You wouldn't think that the Covid-19 pandemic would have much of an influence over a project like this. However, it's managed to slow down almost everything in the academic world. At the moment, the main thing I'm trying to do is find colleagues who can contribute to making getting the online edition available on this site. Amongst other things, I need a software developer. Under normal circumstances, the first thing I'd do is wander over to the Computer Science department and try to find a familiar face. Then I'd ask a few informal questions, look over the noticeboards and recent publications on their bookshelves, maybe talk to the receptionist. In all probability, I'd end up talking to a lecturer who would recommend a professor who knows more about the topic, and that professor would have a former student who teaches that sort of thing, and that former student would have a current student looking for a project to work on, or something like that. That person might be on the other side of the world on in the next building. It's this sort of informal and efficient networking that makes working on a campus so worthwhile.

So at the moment, I'm putting together materials to attract a software developer to produce a single page web application to replace the current structure of this website. The idea is that all of the textual information of the Ormulum in several parellel editions will be available, and can be compared with the manuscript. So, for example, take these first few lines from folio 3v, the "second page" of the manuscript.

folio 3v of MS Junius 1
folio 3v of MS Junius 1
 

 As you can see, it's not particularly accessible. There is only a little damage and rewriting here, but the obsolete letters and punctuation make things difficult, like thorn and wyn, the stacked letters like the rr and mm, and the so-called nasal strokes. A section like this would be rendered in at least three versions, like this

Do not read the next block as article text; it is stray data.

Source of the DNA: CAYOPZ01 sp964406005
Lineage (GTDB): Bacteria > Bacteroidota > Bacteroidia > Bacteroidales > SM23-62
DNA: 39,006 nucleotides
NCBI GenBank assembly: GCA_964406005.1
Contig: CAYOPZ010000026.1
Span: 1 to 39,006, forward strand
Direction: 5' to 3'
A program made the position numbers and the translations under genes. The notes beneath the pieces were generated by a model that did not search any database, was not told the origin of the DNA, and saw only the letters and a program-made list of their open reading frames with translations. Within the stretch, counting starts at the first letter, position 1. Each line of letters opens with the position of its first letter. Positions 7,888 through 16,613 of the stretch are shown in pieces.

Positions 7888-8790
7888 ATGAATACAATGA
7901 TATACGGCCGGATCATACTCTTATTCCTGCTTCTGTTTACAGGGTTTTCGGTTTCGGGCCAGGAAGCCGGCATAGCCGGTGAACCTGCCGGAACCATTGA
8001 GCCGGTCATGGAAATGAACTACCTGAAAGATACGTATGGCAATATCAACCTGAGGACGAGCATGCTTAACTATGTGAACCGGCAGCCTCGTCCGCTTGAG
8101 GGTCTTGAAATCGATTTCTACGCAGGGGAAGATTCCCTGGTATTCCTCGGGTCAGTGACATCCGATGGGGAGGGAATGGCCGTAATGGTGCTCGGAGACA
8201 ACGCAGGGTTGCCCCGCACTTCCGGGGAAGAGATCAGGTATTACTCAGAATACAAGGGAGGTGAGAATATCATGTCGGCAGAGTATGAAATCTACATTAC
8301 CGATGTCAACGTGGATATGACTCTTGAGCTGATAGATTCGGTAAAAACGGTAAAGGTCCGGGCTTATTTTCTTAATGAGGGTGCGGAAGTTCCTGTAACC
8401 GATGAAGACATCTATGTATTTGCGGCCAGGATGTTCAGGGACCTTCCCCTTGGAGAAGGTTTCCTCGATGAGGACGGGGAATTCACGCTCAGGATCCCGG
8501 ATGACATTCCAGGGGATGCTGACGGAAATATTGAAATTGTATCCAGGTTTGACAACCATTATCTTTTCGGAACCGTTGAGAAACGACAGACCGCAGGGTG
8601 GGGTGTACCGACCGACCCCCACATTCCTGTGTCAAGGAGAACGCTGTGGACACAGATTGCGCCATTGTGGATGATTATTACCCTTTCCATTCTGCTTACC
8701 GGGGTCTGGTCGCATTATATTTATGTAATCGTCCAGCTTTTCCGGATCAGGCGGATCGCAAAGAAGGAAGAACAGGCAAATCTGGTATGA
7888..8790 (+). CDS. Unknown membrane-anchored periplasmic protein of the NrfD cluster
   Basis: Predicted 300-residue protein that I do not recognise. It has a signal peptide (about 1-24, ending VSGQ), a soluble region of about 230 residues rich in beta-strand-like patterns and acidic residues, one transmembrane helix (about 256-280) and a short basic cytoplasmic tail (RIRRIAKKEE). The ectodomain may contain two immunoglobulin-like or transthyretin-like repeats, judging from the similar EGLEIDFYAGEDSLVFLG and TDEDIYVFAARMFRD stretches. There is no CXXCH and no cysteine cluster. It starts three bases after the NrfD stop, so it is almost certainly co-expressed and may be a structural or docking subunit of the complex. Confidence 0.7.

edition texts of verses 95 to 99
edition texts of verses 95 to 99

As seem here, there are the critical and diplomatic editions. The critical edition is the text in its idealised final state, taking into account all corrections. The diplomatic edition includes all the information we can garner from the manuscript, and includes extensive footnotes. I have also recently decided to make a "scriptorium" edition, which renders the manuscript text in an idealised orderly form, as if Orrm had made a copy of his own. This allows for further information about the manuscript and handstyle, as well as Orrm's shorthand features, to be more easily represented. This will especially be the useful for the Latin Texts, in which there is a lot more shorthand. This means that I also want to find a colleague who works on medieval Latin and would like to write a paper or two on the topic.

The great barrier to acheiving these roles of course is financing. The funding which Nils-Lennart got for the project has expired, and my application for a research grant from the Swedish Science Council wasn't successful this year. However, even if it had been, what I've been writing about this week isn't research at all, it's infrastructure, which the research authorities don't like paying for. There has been a recent development by the Swedish National Heritage Board, Runor, which is a single-page application allowing easy access to a database of all the inscriptions of runic language in the world, so the scale of the Ormulum Project is much more manageable. I'll keep sending in the forms, one of them'll stick soon.

-Andrew